Improvement of the overall business climate, Halley said, improves opportunities for defense technology cooperation.
Government and industry must work together in both countries to realize the full potential from defense technological cooperation, according to Gerald D. Sullivan, former assistant deputy undersecretary of defense for technology, cooperation and planning.
"The government," he told conference participants, "is the buyer of defense equipment, provides financial help, sets the rules for industrial activities and makes and polices the political-security arrangements with the ally. The firms provide the talent and the industrial plant, undertake the developments, produce the equipments and components, market the products and arrange technical- financial-market deals."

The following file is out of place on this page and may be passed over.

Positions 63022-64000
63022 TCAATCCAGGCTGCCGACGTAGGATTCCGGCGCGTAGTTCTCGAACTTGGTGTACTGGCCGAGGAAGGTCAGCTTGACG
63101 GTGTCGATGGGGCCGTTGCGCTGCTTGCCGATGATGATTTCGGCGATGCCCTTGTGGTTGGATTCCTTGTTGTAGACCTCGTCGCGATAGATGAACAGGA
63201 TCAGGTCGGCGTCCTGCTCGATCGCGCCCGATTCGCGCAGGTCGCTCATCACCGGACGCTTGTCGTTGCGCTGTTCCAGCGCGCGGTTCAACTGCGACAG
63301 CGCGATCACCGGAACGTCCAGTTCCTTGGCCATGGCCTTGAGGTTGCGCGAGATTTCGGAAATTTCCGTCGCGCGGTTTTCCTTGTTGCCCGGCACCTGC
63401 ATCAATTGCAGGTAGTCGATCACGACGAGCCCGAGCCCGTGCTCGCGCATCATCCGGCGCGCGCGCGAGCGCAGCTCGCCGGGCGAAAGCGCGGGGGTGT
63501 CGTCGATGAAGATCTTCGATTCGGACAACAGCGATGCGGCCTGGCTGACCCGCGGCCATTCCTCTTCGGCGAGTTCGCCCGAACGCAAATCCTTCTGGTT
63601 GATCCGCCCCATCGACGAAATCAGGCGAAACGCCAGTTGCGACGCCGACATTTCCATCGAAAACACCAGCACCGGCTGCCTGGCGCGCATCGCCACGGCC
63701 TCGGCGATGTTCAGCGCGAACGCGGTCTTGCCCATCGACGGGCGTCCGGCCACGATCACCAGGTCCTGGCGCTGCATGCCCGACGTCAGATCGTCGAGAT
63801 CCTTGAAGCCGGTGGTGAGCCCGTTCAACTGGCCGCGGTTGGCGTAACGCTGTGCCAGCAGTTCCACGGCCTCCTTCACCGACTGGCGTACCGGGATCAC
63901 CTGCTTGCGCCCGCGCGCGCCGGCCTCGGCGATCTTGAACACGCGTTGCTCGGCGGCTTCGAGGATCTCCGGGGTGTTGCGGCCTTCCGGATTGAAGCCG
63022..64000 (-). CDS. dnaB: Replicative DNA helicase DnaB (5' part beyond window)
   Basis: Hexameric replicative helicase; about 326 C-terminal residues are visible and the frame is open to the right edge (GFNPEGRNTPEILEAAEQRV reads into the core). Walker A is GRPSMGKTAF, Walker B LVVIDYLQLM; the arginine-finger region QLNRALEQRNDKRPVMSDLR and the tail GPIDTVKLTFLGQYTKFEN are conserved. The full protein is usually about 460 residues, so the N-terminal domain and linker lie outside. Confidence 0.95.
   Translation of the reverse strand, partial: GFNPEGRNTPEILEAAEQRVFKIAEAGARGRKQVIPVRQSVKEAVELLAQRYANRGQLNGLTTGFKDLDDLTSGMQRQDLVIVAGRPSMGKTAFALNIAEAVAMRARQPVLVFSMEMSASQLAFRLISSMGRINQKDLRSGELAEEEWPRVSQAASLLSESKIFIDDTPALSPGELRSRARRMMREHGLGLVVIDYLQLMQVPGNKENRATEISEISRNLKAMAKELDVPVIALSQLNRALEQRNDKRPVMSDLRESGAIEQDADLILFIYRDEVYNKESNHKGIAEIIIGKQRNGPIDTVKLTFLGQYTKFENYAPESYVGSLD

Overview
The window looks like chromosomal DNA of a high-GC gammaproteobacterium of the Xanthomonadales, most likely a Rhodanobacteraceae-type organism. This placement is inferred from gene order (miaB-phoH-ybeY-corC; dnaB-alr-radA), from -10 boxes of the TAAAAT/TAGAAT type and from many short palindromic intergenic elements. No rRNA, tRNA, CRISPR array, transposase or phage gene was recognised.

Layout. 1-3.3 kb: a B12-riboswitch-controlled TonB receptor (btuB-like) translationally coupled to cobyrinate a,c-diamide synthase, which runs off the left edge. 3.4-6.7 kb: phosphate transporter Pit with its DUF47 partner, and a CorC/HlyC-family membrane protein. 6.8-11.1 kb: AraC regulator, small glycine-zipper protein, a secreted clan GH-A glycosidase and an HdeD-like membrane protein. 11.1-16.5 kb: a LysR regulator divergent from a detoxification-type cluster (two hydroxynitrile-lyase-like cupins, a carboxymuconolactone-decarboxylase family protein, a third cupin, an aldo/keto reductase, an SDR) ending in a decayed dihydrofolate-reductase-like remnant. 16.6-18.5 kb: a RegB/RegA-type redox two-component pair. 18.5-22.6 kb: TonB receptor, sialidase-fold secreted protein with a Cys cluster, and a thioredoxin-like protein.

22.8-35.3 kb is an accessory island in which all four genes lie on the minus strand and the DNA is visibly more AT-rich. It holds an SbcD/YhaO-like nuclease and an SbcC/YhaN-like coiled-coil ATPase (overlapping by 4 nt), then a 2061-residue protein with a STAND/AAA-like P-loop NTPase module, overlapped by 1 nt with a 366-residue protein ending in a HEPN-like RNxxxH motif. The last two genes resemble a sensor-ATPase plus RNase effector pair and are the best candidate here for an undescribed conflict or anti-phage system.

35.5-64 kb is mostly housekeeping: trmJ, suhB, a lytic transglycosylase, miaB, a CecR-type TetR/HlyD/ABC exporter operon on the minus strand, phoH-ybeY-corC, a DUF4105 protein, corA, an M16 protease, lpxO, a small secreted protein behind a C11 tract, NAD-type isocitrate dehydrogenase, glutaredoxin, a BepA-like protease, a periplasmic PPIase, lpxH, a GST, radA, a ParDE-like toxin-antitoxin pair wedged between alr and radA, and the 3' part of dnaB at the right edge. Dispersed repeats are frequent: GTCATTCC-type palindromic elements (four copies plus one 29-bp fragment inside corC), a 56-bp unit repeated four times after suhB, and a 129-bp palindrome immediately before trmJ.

Sullivan said the prospects for industry-to-industry defense technological cooperative projects look good because of successful patterns being established in the commercial world and because of the growth in Korean research and development capabilities. He praised the Korea Defense Industry Association and the American Defense Preparedness Association for jointly sponsoring the annual U.S.-ROK Defense Industry Conferences thus providing an important forum whereby defense industry representatives from both countries can exchange ideas.